by Ami Sanghvi.
When the full moon followed him home for the first time since the lycanthropy diagnosis, his mother watched the unholy aching of the shift he foolishly thought he could ignore. She screamed as his back broke and formed again. She tried to hit the beast with a broom. And God, he bared his teeth. And God, he returned to himself, naked as a sapling, as hollow as a hollow boned crow.
In most mainstream media, werewolves are depicted first and foremost as monsters, unfairly labeled by society as tragic “brutes” who are too far removed from their humanity to fathom the context(s) of their own existence. They are so rarely extended the kindness, empathy, and understanding by fiction lovers that all living creatures deserve. We almost never get to see werewolves’ lives outside of their transformations from enigmatic, harrowed, multidimensional people to wild, bloodthirsty, mythologically “accursed” canines. Most of what we know about werewolves is that they supposedly shred the innocent with their beastly claws, leap and run with blood wet upon their snouts, and howl loudly at the moon. Any creature in fiction and media that doesn’t at least slightly resemble the human form (ex: vampires, centaurs, sirens) or exude sex appeal to readers is often pushed to the wayside, condemned instead to the title of savage, unfeeling “beast.”
It’s been said before, but I’ll say it again. This depiction of the werewolf isn’t just devastating in the fictional sense. These damaging, agonizing, and utterly alienating depictions of the werewolf also serve to shed an extremely harmful light on the disabled community. The parallels between how werewolves and disabled people are [very wrongfully] perceived by the media and in society are equal parts uncanny and horrendous. Fortunately, Jared Povanda’s story, “Hot Blood, Cold Snow,” provides the righteous counternarrative this topic strongly merits.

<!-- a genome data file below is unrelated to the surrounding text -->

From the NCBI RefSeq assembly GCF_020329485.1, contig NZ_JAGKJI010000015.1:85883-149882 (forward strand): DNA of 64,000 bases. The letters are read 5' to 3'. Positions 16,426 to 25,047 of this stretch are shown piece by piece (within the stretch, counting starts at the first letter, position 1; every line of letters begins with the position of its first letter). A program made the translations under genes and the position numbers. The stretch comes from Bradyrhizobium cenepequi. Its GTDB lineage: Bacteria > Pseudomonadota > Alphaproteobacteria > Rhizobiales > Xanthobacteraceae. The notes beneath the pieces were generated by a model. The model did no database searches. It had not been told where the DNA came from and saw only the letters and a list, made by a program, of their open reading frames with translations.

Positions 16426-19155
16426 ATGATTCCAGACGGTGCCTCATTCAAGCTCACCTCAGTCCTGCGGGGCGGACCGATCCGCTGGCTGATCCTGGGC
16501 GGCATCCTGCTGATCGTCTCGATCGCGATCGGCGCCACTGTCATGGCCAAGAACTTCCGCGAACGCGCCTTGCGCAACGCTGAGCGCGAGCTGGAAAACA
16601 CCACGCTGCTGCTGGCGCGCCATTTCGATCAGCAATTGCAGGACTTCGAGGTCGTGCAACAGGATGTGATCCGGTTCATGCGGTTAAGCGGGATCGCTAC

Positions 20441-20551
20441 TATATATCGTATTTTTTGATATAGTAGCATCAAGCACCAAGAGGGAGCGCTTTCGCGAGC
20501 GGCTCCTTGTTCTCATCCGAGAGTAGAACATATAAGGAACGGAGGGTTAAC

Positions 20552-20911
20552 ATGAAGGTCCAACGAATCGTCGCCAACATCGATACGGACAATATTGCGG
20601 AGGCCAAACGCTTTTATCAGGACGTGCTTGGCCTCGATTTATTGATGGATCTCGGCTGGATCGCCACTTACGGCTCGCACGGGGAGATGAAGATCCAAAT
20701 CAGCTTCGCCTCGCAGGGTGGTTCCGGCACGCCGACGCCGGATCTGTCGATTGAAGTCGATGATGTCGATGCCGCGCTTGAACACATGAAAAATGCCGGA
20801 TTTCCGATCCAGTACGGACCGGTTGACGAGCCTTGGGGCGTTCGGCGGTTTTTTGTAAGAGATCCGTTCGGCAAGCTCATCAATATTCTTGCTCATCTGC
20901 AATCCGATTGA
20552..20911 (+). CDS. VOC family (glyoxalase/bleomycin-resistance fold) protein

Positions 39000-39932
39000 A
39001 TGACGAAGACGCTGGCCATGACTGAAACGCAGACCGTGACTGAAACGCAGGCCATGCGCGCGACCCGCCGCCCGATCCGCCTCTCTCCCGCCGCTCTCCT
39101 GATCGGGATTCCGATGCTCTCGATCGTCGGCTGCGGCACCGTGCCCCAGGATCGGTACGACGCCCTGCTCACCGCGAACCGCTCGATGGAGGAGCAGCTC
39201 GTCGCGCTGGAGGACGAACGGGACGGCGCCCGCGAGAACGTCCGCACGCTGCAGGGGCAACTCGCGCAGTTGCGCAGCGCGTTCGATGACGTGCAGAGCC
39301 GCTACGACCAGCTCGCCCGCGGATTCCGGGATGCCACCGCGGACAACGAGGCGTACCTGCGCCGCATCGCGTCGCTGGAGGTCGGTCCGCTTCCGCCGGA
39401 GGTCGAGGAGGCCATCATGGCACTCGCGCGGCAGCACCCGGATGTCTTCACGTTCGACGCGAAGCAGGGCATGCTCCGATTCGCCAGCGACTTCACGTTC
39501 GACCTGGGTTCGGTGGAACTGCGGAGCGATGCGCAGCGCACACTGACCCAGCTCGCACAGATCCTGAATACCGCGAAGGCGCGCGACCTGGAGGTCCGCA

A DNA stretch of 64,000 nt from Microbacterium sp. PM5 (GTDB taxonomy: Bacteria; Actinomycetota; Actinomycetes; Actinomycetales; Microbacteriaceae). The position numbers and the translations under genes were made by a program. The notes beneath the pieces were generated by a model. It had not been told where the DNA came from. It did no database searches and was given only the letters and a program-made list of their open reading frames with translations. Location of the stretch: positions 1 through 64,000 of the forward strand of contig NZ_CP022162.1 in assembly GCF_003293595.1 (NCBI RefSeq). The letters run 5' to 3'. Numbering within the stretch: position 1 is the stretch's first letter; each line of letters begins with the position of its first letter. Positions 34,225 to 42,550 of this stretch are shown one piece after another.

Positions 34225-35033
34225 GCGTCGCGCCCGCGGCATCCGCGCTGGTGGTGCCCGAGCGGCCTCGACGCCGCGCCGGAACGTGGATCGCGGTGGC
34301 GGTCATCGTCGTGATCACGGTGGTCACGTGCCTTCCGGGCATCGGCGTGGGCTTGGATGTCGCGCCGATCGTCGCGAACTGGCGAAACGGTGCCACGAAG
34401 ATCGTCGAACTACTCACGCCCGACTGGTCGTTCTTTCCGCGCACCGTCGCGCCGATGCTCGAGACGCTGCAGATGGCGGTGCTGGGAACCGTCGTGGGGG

“Hot Blood, Cold Snow” upholds and uplifts the humanity of the werewolf rather than continuing to degrade it. Povanda simply refuses to build upon these old, irredeemable tropes, directly contradicting them instead. Basically, “Hot Blood, Cold Snow” has quickly become my favorite werewolf narrative of the moment. It not only showcases Povanda’s brilliant handle of language, but it also refuses to feed into typical, misrepresentative stereotypes. The speaker does something different by stepping away from the usual external, dehumanizing, monolithic judgment of the werewolf, and instead opts to illuminate the mind, heart, and soul of the exiled werewolf child. In this, Povanda’s werewolf is extended the voice and compassion long overdue to his kind.
Additionally, Povanda takes things a step further by invoking the grief that follows the story’s werewolf child from his previous, pre-lycanthropy life, and then proceeding to pair it with the subject’s complex longing to depart from the land and become a “werecloud” instead.
Hot blood on cold snow bounces: the opposite of rain. He wishes he were a werecloud… If he were a werecloud, he could drown the whole world in his grief; instead, he has to hunt. Instead, he has to run. There’s a compulsion there, a compunction, dragging on him like a hook in the pelt.
Is there an animality to Povanda’s werewolf?
Does Povanda depict this animality as crude, or else inferior to human personhood?
These passages belong not to the cruelly stereotypical, supposed “menace” of the werewolf, but rather to a certain tenderness, innocence, and tragedy of the grappling self that is hardly unique to the presumed human existence.